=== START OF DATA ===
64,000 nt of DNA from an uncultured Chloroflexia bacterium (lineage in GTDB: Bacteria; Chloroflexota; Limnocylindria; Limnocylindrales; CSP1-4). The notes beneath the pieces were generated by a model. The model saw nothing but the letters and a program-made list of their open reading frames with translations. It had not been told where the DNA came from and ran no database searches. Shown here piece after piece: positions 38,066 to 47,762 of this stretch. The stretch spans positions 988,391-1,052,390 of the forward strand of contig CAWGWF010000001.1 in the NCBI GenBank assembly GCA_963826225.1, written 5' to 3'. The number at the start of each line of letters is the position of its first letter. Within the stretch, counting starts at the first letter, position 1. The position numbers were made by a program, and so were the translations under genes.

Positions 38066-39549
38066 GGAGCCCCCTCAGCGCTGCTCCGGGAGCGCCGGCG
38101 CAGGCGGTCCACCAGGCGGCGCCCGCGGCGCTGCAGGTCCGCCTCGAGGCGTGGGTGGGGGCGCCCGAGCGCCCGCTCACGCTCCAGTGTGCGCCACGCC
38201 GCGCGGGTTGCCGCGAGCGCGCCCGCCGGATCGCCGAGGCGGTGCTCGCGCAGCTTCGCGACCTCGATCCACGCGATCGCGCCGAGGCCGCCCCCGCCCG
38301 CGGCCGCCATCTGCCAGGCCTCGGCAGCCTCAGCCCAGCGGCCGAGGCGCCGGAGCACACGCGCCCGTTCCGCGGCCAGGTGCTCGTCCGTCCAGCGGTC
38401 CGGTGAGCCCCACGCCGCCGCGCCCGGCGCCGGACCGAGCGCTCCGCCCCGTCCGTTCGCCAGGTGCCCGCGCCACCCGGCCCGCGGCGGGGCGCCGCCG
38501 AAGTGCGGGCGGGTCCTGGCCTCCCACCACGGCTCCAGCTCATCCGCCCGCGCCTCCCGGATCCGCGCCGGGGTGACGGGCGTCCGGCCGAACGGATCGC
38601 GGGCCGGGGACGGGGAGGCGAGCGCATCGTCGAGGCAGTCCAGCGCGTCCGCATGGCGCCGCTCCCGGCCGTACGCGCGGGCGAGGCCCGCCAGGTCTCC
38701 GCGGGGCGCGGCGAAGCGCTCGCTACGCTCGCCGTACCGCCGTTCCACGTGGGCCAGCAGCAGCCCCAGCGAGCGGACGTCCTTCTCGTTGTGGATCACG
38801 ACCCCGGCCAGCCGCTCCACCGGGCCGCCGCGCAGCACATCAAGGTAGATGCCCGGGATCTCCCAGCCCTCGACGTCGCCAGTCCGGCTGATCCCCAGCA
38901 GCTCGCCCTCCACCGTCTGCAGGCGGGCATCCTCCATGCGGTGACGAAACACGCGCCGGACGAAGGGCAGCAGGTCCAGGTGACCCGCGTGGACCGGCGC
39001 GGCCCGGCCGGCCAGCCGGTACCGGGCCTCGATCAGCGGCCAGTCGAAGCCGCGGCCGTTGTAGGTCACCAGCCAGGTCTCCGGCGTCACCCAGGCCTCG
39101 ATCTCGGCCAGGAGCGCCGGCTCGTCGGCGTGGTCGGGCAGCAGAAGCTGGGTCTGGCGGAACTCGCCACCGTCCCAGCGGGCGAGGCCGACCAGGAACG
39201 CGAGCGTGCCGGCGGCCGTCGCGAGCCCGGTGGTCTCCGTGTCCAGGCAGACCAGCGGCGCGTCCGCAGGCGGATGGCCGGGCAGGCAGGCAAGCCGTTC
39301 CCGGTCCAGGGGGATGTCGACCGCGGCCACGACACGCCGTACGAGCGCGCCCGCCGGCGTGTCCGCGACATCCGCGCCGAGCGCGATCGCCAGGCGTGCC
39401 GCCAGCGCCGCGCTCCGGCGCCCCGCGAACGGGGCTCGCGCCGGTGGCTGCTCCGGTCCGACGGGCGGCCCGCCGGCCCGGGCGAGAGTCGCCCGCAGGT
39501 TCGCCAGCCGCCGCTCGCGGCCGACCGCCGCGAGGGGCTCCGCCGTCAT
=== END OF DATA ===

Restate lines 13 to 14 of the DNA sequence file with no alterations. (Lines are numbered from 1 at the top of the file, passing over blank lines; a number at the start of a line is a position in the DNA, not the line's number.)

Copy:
39001 GGCCCGGCCGGCCAGCCGGTACCGGGCCTCGATCAGCGGCCAGTCGAAGCCGCGGCCGTTGTAGGTCACCAGCCAGGTCTCCGGCGTCACCCAGGCCTCG
39101 ATCTCGGCCAGGAGCGCCGGCTCGTCGGCGTGGTCGGGCAGCAGAAGCTGGGTCTGGCGGAACTCGCCACCGTCCCAGCGGGCGAGGCCGACCAGGAACG